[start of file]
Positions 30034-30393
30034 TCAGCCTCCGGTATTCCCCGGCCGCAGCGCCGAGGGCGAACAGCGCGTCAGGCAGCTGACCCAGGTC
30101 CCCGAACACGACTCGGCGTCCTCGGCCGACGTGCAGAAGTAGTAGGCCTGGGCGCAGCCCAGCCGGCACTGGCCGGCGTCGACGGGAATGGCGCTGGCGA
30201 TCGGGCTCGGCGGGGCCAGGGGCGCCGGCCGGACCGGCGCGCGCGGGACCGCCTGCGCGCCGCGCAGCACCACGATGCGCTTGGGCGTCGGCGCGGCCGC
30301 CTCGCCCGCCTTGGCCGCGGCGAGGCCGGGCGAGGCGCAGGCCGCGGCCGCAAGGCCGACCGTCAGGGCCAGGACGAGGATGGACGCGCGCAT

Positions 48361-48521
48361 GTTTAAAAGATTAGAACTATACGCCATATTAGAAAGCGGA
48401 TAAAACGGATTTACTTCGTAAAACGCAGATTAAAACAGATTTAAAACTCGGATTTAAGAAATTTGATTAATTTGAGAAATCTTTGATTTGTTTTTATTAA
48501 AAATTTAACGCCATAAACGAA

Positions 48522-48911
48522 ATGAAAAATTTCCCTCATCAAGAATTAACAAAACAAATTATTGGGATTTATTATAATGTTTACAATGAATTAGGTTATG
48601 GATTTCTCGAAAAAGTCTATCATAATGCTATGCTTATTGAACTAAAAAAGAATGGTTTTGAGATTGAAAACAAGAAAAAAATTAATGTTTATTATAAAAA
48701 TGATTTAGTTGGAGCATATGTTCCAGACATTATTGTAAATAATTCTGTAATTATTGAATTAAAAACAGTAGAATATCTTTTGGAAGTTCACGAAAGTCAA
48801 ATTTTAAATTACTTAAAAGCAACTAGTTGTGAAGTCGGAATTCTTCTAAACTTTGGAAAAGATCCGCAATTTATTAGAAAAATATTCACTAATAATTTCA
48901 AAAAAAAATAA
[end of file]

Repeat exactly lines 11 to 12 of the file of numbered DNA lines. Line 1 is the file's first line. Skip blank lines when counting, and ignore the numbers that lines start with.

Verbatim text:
48522 ATGAAAAATTTCCCTCATCAAGAATTAACAAAACAAATTATTGGGATTTATTATAATGTTTACAATGAATTAGGTTATG
48601 GATTTCTCGAAAAAGTCTATCATAATGCTATGCTTATTGAACTAAAAAAGAATGGTTTTGAGATTGAAAACAAGAAAAAAATTAATGTTTATTATAAAAA